Democ­racy works through our sense of ac­count­abil­ity to God

The Standard Journal - - COMMENTARY - NEL­SON PRICE on­trib­u­tor

Clay­ton Chris­tensen, pro­fes­sor of busi­ness ad­min­is­tra­tion at the Har­vard Busi­ness School, shared this ex­pe­ri­ence:

“Some time ago I had a con­ver­sa­tion with a Marx­ist econ­o­mist from China. He was com­ing to the end of a Ful­bright schol­ar­ship here at Har­vard and I asked him if he had learned any­thing that was sur­pris­ing or un­ex­pected, and with­out any hes­i­ta­tion he said, ‘Yea, I had no idea how criti-cal to democ­racy re­li­gion is.’ The rea­son why democ­racy works, he said, ‘is not be­cause the gov­ern­ment was de­signed to over­see what ev­ery­body does, but rather democ­racy works be­cause most peo­ple most of the time vol­un­tar­ily choose to obey the law. In your past, most Amer­i­cans at­tended a church or syn­a­gogue where they were taught there by peo­ple they re­spected.’ My friend went on to say, ‘… most Amer­i­cans fol-lowed th­ese rules be­cause they had come to be­lieve that they were not just ac­count­able to so­ci­ety, but that they were ac-count­able to God ... if re­li­gion loses its in­flu­ence over Ameri-cans, what will hap­pen to our democ­racy? Where are the in-sti­tu­tions that are go­ing to teach the next gen­er­a­tion of Amer­i­cans that they too need to choose to vol­un­tar­ily obey the laws? Be­cause if you take away re­li­gion you can’t hire enough po­lice .’”

This man from China has stud­ied our Founders. In sup­port of his the­sis, let’s let Thomas Jefferson and John Adams speak on be­half of the Founders. As you read th­ese con­clu-sions, eval­u­ate them in light of the present prac­tices of our fed­eral gov­ern­ment and the be­hav­iors of the gen­eral pop­ula-tion of Amer­ica.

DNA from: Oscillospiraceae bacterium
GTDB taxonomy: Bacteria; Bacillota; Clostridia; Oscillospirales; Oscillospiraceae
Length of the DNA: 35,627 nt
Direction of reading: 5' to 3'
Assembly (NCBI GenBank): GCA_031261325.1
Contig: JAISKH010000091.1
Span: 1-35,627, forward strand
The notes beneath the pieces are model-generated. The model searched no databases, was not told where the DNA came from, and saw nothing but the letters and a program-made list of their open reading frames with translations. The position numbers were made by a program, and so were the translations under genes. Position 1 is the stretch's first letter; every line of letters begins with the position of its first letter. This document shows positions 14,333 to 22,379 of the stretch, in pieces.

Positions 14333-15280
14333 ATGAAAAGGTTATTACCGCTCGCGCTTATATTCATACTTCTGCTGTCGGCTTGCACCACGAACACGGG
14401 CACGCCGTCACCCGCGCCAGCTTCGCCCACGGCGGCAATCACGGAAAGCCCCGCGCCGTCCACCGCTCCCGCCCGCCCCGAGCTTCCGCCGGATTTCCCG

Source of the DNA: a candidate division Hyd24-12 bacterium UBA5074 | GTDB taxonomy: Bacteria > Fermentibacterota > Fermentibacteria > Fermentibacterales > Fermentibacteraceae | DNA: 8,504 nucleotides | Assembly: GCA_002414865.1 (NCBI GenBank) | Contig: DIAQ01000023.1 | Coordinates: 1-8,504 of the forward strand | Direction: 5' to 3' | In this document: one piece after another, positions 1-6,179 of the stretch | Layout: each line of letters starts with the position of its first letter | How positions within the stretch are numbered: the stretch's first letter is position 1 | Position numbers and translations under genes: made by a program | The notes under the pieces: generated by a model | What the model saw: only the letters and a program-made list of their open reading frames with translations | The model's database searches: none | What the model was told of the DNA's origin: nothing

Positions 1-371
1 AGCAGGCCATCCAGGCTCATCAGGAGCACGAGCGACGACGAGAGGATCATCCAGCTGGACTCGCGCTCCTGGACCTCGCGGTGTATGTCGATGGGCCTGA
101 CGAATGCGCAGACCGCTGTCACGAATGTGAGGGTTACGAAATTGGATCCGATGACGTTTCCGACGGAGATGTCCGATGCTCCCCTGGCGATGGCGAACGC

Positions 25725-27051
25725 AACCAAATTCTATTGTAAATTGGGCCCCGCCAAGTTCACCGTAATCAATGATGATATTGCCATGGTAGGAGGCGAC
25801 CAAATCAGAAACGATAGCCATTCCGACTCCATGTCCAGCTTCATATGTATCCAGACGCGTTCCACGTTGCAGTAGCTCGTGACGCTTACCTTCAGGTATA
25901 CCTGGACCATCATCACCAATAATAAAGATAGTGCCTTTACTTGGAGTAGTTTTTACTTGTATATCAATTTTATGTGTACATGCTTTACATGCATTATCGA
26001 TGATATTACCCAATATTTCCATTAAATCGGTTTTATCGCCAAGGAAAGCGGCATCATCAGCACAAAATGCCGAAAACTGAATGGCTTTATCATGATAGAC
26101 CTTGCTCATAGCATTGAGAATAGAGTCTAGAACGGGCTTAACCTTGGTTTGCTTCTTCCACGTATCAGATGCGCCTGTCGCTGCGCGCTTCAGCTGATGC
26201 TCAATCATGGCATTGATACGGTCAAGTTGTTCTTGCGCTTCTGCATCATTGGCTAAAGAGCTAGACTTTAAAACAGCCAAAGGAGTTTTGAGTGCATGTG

In a let­ter to the of­fi­cers of the First Brigade of the Third Divi­sion of the Mili­tia of Mas­sachusetts, dated Oct. 11, 1798, Adams wrote:

“… (W)e have no gov­ern­ment, armed with power, ca­pa­ble of con­tend­ing with hu­man pas­sions, un­bri­dled by moral­ity and re­li­gion. Avarice, am­bi­tion, re­venge and li­cen­tious­ness would break the strong­est cords of our Con­sti­tu­tion, as a whale goes through a net. Our Con­sti­tu­tion was made only for a moral and reli­gious peo­ple. It is wholly in­ad­e­quate to the gov­ern­ment of oth­ers.”

Are we now a moral and reli­gious peo­ple?

On var­i­ous oc­ca­sions Jefferson said the fol­low­ing: “(It is a) happy truth that man is ca­pa­ble of self­gov­ern­ment, and only ren­dered oth­er­wise by the moral degra­da­tion … The qual­ifi-cations for self-gov­ern­ment in so­ci­ety are not in­nate. They are the re­sult of habit and long train­ing. … (With­out be­com­ing fa­mil­iar­ized) and Cen­tral pow­ers bring­ing World War I to an end. On the 11th hour, of the 11th day of the 11th month of 1918, the shells stopped fall­ing and the guns qui­eted.

Now the day is cel­e­brated in honor of all vet­er­ans of the armed ser­vices.

We en­cour­age all to cel­e­brate and thank a vet. with the habits and prac­tices of self-gov­ern­ment ... the po­lit­i­cal ves­sel is all sail and no bal­last.”

The self-gov­ern­ment of which I am writ­ing is not an­ar­chy, but vol­un­tary obe­di­ence to the moral and civil law as de­fined in our Con­sti­tu­tion. With­out teach­ing them, the self-willed con­duct now in progress will lead to an­ar­chy and con­se­quent in tyranny.

Churches and syn­a­gogues are so in de­cline they are not reach­ing the broad base of so­ci­ety. Pub­lic schools are so en-cum­bered by un­ruly stu­dents they are fail­ing in ef­forts to teach and in­sist on self-con­trol. Homes are so frac­tured many youth are left with­out an ex­am­ple of moral self­gov­ern­ment. The fed­eral gov­ern­ment wants to con­trol every­thing we do, even what we eat or drink, and does noth­ing to en­cour­age self-gov­er­nance. We have lost th­ese things be­cause we have lost our sense of ac­count­abil­ity to God.

Per­sons in­volved in a church, syn­a­gogue, civic, so­cial, or ser­vice or­ga­ni­za­tion would do well to eval­u­ate what their group is do­ing or can to do help ame­lio­rate the sit­u­a­tion.

The Rev. Nel­son Price is pas­tor emer­i­tus of Roswell Street Bap-tist Church in Ma­ri­etta and a former chair­man of the Shorter Univer­sity board of trustees.

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